The third thing was when I left the old lady's room and was walking along the corridor with one of the carers who loved Border. She told me that she was terrified of dogs. I was stunned because she always made such a fuss of Border. She said she was never afraid of him as he was such a kindly and gentle dog.
How I stopped myself from crying in these three instances I will never know. Visiting with a PAT-Dog is such a worthwhile thing to do, and Pointers are so good at it. You do have to be committed though because if you are visiting weekly they do expect you to be there and may well have spent the week looking forward to the next visit.
Basil (Meadowpoint Spirit of Dance) was bred by Danielle Dunn. Having had a previous pointer, who turned out to be such a great temperament as a Therapy Dog we were so happy that Basil has shown to be an equally good therapy dog and in many ways ever more resilient - we call him bomb proof as he doesn’t flinch at alarms, metal doors, locks and children’s screeching. This has led to him visiting a local care home, prison, primary school, hospital and even a pub/hotel to help with a group that supports people with Aphasia (speech and language difficulties following stroke and brain injury.) Basil knows what is expected from him when he puts on his PAT bandana and seems to switch into therapy mode.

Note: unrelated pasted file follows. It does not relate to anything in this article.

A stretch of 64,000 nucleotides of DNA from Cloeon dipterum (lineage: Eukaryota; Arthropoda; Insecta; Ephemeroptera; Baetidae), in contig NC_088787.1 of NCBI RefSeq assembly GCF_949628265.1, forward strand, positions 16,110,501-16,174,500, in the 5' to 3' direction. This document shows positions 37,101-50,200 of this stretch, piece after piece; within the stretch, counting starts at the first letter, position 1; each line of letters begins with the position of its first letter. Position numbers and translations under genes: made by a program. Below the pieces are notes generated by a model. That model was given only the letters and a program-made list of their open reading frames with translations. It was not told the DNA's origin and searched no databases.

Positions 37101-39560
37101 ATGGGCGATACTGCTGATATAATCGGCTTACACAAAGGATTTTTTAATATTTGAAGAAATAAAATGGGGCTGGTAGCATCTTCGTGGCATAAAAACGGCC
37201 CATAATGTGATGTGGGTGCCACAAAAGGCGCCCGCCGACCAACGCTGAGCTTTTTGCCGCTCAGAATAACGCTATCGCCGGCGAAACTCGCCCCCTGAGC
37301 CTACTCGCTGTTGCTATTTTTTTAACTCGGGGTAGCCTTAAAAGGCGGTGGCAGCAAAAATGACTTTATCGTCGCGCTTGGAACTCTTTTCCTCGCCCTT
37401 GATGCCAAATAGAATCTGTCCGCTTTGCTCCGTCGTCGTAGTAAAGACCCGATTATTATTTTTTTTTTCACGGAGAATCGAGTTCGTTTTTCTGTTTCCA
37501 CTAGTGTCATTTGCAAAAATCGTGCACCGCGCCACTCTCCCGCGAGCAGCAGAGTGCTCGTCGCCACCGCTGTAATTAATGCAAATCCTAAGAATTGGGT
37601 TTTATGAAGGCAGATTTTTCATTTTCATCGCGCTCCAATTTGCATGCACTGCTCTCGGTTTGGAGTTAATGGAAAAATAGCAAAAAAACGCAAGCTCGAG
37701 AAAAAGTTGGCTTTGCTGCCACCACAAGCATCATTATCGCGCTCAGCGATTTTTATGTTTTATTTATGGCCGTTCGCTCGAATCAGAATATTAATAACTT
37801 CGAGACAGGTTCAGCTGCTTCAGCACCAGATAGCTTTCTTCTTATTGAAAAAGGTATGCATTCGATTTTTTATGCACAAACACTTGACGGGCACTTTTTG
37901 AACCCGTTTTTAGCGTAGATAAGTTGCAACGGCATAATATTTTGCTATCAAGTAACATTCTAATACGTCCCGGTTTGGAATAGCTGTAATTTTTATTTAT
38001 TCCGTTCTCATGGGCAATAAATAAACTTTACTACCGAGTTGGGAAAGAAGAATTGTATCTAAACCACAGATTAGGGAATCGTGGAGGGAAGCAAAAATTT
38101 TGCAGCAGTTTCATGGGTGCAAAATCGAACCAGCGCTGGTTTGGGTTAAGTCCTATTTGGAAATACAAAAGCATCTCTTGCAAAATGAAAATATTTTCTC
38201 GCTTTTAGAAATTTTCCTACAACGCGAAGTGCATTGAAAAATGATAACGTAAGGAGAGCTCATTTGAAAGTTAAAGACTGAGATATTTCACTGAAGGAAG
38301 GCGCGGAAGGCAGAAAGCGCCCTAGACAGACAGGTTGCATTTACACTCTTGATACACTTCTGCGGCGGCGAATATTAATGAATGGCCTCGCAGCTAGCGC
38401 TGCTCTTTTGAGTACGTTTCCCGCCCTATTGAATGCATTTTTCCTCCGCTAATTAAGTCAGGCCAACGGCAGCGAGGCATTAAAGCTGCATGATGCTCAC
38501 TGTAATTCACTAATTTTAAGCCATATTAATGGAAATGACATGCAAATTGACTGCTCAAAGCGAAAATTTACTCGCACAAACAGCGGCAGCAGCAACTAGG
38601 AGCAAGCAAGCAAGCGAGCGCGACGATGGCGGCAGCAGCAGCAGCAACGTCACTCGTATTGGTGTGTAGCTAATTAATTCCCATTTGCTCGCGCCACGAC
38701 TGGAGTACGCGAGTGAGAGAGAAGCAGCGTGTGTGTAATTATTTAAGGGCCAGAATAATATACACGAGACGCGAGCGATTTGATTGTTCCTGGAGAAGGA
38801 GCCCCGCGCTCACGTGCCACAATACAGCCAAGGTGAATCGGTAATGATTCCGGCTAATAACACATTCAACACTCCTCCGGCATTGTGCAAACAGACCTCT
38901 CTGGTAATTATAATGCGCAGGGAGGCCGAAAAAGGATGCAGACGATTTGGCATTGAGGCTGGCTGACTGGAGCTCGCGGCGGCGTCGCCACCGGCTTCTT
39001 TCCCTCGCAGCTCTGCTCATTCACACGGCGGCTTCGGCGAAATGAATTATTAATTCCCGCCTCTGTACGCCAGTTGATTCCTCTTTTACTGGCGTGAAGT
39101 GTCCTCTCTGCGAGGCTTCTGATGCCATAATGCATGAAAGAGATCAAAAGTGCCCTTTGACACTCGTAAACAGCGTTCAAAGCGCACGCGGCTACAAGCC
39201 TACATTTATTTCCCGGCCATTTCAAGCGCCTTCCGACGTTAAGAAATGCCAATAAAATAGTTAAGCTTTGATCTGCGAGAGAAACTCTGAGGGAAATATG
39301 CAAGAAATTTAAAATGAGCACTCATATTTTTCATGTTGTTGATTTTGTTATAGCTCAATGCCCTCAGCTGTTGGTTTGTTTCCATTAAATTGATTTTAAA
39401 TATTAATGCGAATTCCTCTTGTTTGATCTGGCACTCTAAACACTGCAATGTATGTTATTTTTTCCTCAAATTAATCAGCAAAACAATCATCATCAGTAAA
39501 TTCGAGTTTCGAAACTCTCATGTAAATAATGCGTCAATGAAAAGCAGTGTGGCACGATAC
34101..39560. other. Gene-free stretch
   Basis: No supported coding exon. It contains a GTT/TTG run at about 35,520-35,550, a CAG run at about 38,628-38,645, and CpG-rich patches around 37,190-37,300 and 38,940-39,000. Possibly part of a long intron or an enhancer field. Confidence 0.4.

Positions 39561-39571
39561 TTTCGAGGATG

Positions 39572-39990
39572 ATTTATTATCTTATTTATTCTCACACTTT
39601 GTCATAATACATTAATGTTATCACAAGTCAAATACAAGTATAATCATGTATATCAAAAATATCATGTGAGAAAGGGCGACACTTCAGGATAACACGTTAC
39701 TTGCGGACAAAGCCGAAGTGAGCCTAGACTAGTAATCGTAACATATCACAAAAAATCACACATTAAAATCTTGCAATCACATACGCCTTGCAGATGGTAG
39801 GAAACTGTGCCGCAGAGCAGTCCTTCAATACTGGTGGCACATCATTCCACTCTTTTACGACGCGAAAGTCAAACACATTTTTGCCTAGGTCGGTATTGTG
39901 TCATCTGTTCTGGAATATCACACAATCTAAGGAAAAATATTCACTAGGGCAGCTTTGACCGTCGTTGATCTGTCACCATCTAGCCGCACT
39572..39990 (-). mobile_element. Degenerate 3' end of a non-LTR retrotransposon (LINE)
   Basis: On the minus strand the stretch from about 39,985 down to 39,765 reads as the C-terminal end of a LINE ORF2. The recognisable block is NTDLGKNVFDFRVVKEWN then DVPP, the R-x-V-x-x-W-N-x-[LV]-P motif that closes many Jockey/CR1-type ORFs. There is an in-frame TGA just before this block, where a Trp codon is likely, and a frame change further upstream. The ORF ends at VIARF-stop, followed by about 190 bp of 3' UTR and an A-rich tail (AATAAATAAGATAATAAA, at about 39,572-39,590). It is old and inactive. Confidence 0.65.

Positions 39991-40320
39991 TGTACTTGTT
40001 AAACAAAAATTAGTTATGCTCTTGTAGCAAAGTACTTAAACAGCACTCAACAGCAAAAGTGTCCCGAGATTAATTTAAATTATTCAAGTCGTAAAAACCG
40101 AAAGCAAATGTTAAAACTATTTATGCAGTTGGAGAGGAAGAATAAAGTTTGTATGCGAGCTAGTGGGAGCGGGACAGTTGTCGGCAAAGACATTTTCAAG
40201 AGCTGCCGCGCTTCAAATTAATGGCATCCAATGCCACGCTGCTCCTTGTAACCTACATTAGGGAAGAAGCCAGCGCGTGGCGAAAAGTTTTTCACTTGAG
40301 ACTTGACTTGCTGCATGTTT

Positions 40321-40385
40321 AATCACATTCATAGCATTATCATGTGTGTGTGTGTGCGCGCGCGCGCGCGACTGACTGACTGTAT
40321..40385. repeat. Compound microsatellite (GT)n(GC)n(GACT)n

Basil’s work in primary school is to help youngsters with their reading (Read2dogs) and also extends to confidence building for anxious children. He is a non judgemental comforting listener whom the children can have one to one time with - they might lie on the floor with their arms wrapped around him to read or sit next to him just reaching to stroke his velvet ears. He can be a talking point to help relax a child and a distraction when he unexpectedly breaks wind!
On prison visits he is accompanied by myself and an officer and provides a means for the residents to be in touch with a nurturing side which can be lost in an institutionalised life. Many of the residents are reaching the end of their sentence so they are looking to resuming a life outside - meeting a family dog as opposed to a search dog reminds them of the pleasure of loving and caring for an animal. (A dog is non judgemental.)
The rest of the time he is an energetic family dog who runs with me a Parkrun most weekends. When my teenage daughter was diagnosed with brain tumours, Basil seemed to know to be by her side and provided her with comfort at her worst times and confidence as she made her recovery. Basil ran with me on my 100th Parkrun event raising £1666.00 for the Teenage Cancer Trust. He has obviously been my rock and confidant too!)
We meet with Danielle, his breeder, whenever visiting family in Yorkshire and are so grateful for a beautifully bred Pointer who brings so much happiness to not only us as a family but many more.